KIRKLAND, Wash. — It's about that time to get back on the waters of western Washington, and with the influx of boaters comes heightened attention to water safety.
May 21-27 is National Safe Boating Week. Marine patrols around the Puget Sound region are using the week to raise awareness about some of the top safety issues for recreational boaters.
Matthew Martin, of the King County Sheriff's Office Marine Rescue Unit, said he is predicting extra zeal among boaters, kayakers, and paddle boarders out on the water.
"With the weather, people have been delayed,” said Martin. “So, they're really chomping at the bit to get back out there.”
Late snow this spring contributed to cold water temperatures, which was recorded in the 50s last week. Even if weather conditions are warm, the water temperatures may still be cold and dangerous should someone fall in unexpectedly.
“You could suffer a cold water shock where it causes you to gasp and panic a little. So that's a risk," explained Martin.
Cold water shock occurs when the body is suddenly immersed in cold water and can become deadly in about a minute. A person will start to involuntarily gasp or hyperventilate, which may lead to cardiac arrest.
Sudden gasps of air and rapid breathing from cold water shock can create a greater risk of drowning for even the most confident swimmers. The National Weather Service said cold water shock can impair decision-making and also restrict movement in your arms and legs.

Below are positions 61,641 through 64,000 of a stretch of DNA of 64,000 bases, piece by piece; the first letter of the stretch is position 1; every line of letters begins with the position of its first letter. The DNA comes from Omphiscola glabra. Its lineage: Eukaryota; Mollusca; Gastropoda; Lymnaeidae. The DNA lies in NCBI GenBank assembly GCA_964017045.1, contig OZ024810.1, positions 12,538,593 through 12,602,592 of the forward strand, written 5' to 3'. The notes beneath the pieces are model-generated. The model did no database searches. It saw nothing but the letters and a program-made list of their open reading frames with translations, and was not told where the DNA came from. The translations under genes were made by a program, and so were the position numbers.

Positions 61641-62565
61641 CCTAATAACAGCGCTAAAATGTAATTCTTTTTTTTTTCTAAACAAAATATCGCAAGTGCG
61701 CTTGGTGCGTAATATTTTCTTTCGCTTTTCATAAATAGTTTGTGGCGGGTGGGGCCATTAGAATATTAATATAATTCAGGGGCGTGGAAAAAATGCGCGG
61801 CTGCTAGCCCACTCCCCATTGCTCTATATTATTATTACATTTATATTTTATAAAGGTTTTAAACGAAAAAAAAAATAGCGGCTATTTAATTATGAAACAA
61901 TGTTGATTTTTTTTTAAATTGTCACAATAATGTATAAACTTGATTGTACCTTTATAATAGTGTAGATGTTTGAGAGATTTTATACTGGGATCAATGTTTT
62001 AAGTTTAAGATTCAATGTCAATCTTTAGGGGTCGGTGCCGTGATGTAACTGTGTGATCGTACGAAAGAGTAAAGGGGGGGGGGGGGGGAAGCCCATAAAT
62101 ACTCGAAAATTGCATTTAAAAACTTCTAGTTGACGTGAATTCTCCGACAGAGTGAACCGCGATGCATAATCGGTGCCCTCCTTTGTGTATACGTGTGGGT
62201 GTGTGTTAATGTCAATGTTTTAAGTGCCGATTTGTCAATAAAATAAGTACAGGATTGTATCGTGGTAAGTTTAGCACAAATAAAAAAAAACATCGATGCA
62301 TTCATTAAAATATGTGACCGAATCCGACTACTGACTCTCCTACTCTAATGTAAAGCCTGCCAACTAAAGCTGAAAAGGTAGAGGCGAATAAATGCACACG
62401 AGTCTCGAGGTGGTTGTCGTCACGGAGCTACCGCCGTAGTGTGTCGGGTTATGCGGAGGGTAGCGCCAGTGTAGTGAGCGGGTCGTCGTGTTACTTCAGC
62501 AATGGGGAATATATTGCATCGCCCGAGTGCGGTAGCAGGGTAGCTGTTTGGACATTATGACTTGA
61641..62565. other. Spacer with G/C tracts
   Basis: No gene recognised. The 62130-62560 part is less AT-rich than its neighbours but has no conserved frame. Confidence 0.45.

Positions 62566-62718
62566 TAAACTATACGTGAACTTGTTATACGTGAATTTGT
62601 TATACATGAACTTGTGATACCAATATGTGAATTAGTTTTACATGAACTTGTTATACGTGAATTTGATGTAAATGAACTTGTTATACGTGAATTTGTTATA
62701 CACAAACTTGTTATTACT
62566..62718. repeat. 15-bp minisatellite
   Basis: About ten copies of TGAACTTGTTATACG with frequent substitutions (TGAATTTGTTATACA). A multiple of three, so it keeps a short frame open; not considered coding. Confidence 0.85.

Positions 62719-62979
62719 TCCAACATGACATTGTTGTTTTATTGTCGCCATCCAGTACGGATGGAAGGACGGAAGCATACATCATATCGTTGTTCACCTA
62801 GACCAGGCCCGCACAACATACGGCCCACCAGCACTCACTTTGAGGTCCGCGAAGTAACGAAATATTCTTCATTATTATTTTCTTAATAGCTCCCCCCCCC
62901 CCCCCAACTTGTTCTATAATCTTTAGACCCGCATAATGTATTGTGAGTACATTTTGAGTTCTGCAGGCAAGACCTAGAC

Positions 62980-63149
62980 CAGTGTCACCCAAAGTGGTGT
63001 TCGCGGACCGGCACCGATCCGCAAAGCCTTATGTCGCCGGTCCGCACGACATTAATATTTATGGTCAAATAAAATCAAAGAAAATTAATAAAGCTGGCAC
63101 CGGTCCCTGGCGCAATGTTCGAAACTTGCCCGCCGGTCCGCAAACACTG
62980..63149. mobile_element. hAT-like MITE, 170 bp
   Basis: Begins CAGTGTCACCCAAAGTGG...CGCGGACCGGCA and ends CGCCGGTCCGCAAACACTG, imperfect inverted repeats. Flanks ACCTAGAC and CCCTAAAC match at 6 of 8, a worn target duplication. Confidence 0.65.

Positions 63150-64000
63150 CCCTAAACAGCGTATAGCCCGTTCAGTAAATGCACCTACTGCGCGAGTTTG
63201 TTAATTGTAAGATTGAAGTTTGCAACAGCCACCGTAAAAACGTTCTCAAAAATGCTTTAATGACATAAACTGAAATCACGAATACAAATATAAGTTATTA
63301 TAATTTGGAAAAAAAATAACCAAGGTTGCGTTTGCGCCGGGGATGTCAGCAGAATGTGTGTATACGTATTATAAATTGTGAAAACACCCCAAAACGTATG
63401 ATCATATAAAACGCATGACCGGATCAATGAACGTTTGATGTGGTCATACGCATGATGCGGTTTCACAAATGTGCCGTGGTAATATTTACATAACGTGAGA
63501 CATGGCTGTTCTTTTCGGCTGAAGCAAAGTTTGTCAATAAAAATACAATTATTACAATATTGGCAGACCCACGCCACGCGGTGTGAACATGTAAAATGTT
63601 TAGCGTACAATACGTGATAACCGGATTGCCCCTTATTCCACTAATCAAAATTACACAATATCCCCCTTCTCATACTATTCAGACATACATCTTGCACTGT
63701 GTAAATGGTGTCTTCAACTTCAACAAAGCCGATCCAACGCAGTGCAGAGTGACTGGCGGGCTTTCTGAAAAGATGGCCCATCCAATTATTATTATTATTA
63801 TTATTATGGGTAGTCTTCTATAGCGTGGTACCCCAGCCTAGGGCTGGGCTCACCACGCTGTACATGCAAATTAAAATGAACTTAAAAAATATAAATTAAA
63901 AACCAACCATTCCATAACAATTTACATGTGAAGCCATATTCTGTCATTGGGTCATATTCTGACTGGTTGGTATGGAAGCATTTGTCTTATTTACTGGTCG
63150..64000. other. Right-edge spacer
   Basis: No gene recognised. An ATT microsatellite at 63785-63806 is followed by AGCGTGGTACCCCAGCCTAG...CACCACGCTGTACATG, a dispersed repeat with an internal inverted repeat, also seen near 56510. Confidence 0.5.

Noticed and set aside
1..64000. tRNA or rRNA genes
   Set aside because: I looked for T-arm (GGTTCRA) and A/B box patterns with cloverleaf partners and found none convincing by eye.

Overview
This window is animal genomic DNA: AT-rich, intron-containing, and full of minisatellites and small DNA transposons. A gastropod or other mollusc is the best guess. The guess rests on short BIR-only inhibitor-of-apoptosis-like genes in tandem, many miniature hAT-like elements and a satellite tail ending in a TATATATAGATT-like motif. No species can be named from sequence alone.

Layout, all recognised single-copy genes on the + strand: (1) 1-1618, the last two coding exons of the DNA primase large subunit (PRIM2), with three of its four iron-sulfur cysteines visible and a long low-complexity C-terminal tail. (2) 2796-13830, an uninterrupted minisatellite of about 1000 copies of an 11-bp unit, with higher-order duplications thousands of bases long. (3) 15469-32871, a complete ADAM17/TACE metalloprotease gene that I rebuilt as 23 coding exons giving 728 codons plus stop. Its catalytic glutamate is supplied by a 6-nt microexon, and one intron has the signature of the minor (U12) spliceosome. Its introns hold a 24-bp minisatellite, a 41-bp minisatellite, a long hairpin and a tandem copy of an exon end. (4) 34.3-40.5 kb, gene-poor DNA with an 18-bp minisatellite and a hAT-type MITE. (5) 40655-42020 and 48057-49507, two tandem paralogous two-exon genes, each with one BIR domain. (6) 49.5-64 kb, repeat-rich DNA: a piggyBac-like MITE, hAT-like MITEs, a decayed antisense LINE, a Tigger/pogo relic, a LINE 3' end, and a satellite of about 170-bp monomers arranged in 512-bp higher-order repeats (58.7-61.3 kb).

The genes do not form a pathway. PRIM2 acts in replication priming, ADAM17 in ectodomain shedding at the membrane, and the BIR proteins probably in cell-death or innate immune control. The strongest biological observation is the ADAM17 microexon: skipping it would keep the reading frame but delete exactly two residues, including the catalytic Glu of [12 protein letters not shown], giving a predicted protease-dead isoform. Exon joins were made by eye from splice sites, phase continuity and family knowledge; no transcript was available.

Experts consider cold water to be anything less than 70 degrees.
Among the most dangerous things a person can do on the water is not having a life jacket handy.
In 2021, 13 people died in recreational boating accidents across Washington state. Seventy-seven percent of those victims were not wearing a life jacket, according to data provided by the Washington State Parks Recreation Commission.
Marine rescue units are also reminding the public that boating under the influence is illegal. Anyone on a vessel, including kayaks and paddle boards, must have a life jacket available for everyone on board.
"We have to respond to those and recover those people while their families are watching, and all of them, a simple life jacket, we wouldn't have needed to come," said Martin.
Personal flotation devices, such as a life jacket, significantly increase your chances of surviving after falling into the water. The Red Cross suggests people should never swim alone and recommends designating someone to watch the water if you are swimming with a group of people.